A 2019 poll showed that 7 in ten Millennials said they would vote for a socialist candidate. Like the demonization of Trump, this might seem like a mystery, the result of some nefarious scheming by a conspiratorial secret socialist society. But it’s not. Indeed, today’s circumstances were seen with perfect clarity almost a century ago by one of America’s greatest conservative minds. This is important, because socialism can only be defeated if it is understood.
A refugee academic from Vienna, Joseph Schumpeter was an admirer of capitalism who believed that capitalism was doomed to be defeated by socialism. This economist foresaw a century ago an exorable leftward drift based on five factors which, in honor of Schumpeter’s famously brilliant horsemanship, I’ll call the Five Horseman of the Apocalypse.
The first horseman is the entrenched hostility to capitalism by intellectuals. A modern society produces a class Schumpeter called "the intellectual spectator." Such people are not practitioners like brain surgeons or Space X engineers. They are professional talkers and thinkers the ancient Greeks called "sophists." Think of Michael Moore, Rachel Maddow or Keith Olbermann. These intellectuals, whose livelihoods are not directly linked to entrepreneurship or business, have a lover’s blind belief that their infatuation alone represents something noble in their beloved ideas. The intellectuals control "respectability" and respectable people love socialism.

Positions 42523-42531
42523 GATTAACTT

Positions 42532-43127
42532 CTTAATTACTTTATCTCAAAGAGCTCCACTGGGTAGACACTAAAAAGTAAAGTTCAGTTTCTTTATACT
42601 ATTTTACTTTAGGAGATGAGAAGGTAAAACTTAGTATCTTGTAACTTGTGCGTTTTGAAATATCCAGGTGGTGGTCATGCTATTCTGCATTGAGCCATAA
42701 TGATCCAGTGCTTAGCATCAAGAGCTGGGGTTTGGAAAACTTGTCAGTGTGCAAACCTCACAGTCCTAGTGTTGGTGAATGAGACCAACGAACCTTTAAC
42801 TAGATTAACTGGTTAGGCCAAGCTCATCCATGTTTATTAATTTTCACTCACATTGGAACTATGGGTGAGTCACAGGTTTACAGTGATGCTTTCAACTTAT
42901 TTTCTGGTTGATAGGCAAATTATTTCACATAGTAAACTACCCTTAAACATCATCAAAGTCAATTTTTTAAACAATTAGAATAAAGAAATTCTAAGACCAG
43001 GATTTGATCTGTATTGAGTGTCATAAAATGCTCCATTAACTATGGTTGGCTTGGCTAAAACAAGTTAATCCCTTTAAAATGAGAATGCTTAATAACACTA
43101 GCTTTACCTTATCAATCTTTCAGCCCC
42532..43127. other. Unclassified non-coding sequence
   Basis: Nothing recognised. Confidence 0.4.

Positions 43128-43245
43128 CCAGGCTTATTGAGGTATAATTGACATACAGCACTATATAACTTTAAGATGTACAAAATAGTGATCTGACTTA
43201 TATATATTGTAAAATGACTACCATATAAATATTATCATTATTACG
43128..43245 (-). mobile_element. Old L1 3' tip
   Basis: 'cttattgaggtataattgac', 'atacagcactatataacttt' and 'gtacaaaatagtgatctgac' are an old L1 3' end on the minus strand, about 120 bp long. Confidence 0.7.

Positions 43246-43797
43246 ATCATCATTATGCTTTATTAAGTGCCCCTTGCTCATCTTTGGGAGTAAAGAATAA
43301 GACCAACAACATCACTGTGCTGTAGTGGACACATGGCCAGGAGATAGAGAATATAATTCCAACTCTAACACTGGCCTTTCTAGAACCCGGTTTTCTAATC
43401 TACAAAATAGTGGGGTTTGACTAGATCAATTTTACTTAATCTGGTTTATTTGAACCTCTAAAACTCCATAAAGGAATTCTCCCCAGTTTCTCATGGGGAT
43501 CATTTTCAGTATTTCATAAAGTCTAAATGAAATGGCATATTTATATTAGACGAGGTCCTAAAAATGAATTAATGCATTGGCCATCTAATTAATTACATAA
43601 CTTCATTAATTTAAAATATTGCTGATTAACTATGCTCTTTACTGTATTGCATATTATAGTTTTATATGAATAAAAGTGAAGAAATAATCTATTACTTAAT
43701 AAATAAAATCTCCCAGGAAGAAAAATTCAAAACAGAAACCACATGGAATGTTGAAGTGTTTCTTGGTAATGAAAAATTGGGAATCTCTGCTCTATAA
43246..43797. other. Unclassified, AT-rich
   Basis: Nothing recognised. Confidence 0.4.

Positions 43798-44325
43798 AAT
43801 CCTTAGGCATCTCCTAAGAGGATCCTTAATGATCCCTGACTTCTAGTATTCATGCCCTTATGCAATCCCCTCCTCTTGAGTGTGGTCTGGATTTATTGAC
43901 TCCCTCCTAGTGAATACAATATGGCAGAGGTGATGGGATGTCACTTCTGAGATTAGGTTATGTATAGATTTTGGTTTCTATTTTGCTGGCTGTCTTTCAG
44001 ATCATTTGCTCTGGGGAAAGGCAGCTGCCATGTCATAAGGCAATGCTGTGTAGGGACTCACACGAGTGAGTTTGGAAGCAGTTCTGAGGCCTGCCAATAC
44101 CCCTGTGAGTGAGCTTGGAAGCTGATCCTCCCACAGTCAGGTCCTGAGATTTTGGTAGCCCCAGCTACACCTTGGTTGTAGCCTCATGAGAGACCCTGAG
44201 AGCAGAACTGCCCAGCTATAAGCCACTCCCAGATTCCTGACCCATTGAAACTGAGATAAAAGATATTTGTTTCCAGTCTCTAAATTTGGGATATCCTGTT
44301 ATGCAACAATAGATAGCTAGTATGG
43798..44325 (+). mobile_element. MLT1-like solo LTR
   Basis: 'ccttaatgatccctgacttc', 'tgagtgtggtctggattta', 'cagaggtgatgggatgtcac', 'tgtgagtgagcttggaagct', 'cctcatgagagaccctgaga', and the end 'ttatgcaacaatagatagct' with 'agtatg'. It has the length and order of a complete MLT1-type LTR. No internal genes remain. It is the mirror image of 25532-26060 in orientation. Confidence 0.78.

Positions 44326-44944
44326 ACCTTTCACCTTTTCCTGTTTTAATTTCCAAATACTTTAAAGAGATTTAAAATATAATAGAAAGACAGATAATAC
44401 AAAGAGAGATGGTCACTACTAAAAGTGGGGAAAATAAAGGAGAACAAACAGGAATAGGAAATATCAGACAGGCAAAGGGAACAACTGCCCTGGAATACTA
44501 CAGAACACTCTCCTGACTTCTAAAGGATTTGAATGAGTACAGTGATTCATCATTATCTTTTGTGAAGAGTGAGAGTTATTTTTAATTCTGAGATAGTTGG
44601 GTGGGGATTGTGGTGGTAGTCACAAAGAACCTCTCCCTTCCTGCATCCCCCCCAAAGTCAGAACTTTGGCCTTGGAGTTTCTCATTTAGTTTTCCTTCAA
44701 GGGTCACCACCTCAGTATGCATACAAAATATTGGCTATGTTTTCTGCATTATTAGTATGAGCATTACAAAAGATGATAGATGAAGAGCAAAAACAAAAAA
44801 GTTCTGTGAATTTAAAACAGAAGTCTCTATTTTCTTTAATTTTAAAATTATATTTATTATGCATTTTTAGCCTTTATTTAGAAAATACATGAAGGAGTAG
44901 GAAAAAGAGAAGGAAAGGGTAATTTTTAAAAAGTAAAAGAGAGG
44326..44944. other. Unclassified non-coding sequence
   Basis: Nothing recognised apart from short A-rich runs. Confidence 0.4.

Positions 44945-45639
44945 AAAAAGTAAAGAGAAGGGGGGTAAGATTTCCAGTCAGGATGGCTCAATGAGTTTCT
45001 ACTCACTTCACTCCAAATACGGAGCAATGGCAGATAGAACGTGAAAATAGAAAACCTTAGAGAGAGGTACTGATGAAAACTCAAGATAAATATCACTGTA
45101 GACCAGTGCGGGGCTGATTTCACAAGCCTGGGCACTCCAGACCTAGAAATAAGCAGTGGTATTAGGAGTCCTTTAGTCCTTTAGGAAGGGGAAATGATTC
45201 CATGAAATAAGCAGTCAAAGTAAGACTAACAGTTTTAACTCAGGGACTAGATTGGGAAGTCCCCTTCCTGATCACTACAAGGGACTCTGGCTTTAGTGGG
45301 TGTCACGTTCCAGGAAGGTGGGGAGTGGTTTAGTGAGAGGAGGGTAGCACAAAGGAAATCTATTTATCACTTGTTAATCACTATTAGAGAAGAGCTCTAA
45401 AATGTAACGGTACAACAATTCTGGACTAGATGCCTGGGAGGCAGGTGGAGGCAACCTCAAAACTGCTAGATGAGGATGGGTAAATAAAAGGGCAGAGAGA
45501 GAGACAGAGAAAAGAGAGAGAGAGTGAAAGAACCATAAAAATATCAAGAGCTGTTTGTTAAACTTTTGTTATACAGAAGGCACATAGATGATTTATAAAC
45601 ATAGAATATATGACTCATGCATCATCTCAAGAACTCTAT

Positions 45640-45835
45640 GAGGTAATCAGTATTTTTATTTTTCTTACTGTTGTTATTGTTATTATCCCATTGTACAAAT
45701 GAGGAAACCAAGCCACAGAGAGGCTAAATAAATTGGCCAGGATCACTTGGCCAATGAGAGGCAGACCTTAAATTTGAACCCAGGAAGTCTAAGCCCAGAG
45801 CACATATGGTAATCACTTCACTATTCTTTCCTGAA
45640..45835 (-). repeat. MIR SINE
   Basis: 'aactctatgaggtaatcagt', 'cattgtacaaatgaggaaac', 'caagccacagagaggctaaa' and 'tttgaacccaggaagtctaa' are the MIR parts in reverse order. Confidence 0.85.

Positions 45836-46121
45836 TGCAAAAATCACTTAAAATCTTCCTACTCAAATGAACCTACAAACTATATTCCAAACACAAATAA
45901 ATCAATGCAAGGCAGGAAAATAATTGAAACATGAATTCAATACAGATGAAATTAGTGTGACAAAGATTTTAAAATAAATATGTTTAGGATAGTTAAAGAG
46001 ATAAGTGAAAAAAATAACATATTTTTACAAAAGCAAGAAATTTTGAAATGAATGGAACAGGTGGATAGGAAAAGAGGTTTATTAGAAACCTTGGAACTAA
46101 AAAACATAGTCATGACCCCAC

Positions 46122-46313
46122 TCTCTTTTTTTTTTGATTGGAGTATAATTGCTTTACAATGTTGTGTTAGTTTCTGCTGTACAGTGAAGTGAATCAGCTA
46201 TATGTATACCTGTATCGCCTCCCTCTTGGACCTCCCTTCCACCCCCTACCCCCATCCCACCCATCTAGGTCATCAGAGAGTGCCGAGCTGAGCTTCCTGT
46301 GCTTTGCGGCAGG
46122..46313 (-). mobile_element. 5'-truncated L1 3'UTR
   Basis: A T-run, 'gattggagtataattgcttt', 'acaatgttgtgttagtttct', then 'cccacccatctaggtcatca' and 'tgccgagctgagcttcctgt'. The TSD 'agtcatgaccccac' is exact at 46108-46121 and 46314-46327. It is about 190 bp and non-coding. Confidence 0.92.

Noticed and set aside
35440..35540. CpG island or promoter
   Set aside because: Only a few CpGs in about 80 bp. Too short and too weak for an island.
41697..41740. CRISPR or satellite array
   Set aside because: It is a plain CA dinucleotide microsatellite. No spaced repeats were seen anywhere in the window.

The second horseman is the university, which produces more graduate-intellectuals than there are good academic positions. Think of all of the exquisitely well-educated people you know who make less money than the manager of a Starbucks. Such people are repelled by manual work and unable to do professional work like accounting and dentistry. So they blame capitalism for their plight and become gypsy scholars, writers and "activists." And along comes Bernie Sanders. Why shouldn’t they love him? He sounds like the professor they had wanted to be, running on a platform in tune with the utopian socialist ideals of today’s university.
The third horseman is the weakening of religion. This process begins under capitalism, with its pragmatic, worldly way of thinking based on spirit of calculation and ingenuity, leaving little space for the sacred. Capitalism doesn’t kill religion outright. It crowds it out with responsibilities, entertainments and distractions. Who has time to pray when we can watch Netflix?